...Yet we must now begin to ask ourselves a very serious question: Are we capable of managing the Earth? Are we up to the task or, by promoting ourselves from janitor to manager, are we destined to botch it?
On this, the defining question of the 21st century, we can expect the world to divide into two camps—the Prometheans, after the Greek god who gave humans the tools of technological mastery, and those who might be called Soterians, after the Greek goddess of safety, caution and deliverance.
Acutely aware of the history of hubris, Soterians will expect any Planetary Regulatory Agency to screw things up, with devastating consequences. Ever the optimists, Prometheans will be confident Homo sapiens can take control of the Earth and manage it well in perpetuity....
Earth system science is a kind of Newtonian mechanical thinking updated with the cybernetic ideas of feedback loops, control variables, critical values and so on. If we now think of the Earth as a cybernetic system then regulating it requires targeted technological intervention. We just have to work out what the control variables are and then set them at their optimal levels....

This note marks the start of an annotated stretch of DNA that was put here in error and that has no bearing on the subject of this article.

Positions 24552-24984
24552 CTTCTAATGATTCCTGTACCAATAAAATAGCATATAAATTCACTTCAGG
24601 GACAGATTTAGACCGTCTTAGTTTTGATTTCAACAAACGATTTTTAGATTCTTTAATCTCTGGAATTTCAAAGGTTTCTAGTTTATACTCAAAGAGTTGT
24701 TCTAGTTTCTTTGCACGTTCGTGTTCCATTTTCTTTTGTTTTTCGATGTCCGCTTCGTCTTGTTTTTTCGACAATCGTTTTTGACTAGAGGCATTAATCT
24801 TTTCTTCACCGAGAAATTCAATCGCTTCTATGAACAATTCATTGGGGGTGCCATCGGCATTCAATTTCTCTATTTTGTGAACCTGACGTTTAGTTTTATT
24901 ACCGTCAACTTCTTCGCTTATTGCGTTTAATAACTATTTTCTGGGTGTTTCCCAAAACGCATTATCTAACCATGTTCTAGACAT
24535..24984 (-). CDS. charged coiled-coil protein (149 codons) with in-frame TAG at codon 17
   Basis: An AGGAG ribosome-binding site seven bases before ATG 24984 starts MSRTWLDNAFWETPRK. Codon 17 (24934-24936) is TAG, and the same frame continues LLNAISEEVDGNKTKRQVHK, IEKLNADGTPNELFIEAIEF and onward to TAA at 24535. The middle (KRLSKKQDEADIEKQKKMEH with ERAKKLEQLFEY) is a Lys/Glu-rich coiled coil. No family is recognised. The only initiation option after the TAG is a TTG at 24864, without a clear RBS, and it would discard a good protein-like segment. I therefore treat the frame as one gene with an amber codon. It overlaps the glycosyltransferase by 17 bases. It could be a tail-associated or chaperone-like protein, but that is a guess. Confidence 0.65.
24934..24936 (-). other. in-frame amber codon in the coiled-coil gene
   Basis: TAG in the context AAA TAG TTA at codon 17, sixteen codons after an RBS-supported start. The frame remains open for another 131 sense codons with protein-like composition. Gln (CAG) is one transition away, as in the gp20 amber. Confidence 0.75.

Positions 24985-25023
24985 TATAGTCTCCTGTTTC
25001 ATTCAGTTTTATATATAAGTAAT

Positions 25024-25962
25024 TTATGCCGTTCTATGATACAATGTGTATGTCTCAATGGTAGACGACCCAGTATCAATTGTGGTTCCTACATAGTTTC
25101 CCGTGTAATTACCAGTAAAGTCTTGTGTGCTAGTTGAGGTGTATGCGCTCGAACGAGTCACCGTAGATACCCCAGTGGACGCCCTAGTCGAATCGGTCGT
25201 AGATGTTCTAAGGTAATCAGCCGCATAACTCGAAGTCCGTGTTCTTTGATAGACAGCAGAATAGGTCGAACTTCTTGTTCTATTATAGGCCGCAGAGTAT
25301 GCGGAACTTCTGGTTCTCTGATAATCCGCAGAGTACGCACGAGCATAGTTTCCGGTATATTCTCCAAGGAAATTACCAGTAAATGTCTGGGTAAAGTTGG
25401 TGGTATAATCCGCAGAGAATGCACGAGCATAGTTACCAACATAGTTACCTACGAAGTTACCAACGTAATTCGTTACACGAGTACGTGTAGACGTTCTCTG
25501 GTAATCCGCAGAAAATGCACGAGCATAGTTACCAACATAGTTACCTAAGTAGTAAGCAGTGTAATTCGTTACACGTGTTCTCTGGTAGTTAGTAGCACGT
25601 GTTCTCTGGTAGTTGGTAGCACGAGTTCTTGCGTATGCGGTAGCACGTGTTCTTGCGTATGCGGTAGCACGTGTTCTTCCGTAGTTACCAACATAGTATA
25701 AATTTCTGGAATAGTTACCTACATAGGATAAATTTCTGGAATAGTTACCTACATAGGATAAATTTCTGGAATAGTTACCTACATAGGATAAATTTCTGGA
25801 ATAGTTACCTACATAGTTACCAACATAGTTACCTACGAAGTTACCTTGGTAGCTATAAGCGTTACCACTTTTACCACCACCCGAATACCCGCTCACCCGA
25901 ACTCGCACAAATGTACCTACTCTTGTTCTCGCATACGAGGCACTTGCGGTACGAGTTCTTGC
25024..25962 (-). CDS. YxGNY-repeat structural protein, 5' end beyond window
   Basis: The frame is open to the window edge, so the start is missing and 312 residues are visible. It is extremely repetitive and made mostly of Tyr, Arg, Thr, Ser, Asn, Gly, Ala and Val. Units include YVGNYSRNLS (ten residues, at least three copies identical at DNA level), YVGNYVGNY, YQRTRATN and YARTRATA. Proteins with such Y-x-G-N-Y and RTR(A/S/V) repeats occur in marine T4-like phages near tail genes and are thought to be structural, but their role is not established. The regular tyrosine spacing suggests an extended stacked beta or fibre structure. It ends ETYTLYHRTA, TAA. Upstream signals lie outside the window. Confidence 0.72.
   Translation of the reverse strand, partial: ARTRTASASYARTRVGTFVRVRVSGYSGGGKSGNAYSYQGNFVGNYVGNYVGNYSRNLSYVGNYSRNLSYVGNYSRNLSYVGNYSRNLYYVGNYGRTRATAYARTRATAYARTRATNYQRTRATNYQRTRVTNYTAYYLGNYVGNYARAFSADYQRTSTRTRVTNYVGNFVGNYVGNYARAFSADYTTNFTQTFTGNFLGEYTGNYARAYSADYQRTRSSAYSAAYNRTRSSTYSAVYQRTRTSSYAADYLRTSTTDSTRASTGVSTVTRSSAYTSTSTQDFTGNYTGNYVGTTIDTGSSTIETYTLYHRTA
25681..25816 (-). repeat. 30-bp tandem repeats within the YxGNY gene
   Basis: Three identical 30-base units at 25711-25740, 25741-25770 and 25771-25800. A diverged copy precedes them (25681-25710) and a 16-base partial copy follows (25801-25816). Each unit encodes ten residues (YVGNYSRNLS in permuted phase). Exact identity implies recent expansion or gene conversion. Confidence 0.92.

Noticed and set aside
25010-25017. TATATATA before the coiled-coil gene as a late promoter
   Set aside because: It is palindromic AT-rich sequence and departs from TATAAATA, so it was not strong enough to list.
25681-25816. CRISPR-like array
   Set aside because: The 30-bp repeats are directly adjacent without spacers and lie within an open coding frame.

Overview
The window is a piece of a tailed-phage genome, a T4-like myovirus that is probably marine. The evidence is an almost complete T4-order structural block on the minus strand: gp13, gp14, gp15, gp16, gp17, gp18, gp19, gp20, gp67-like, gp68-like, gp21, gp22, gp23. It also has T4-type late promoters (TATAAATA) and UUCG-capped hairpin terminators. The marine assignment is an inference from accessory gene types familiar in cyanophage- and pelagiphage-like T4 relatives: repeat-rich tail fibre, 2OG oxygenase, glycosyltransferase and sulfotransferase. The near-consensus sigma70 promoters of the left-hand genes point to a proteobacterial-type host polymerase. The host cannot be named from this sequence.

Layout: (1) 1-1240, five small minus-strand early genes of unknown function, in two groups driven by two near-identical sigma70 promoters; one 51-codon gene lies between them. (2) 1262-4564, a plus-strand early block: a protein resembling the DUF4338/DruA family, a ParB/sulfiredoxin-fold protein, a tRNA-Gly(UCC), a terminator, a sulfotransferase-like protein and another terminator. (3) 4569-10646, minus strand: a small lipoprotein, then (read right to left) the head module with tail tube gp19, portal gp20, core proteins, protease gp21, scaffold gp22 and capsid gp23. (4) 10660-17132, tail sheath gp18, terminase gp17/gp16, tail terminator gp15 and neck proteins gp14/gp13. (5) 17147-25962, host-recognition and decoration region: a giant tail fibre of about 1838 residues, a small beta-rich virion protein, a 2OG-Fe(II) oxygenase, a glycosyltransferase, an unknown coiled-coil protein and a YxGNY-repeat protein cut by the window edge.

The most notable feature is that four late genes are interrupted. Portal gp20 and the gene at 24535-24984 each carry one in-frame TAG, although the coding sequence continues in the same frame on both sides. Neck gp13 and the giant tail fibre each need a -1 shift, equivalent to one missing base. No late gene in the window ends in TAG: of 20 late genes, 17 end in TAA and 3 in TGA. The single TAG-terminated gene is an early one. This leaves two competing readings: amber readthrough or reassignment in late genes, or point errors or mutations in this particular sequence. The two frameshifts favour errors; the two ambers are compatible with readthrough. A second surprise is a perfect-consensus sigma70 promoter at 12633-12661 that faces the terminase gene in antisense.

Perhaps turning the Earth into a “system,” knowable and controllable, is the last great conceit of humanity. Perhaps instead of a well-defined system the Earth is more like a wild beast, a beast that has now been disturbed from its slumber and will shrug off our attempts to tame it with our puny technologies.Read at Adbusters
Prometheans vs. Soterians — The philosophical battle at the heart of Rio+20
by Clive Hamilton | Professor of Public Ethics at the Centre for Applied Philosophy and Public Ethics (CAPPE) and the Vice-Chancellor's Chair in Public Ethics at Charles Sturt University. He is the Founder and former Executive Director of the The Australia Institute.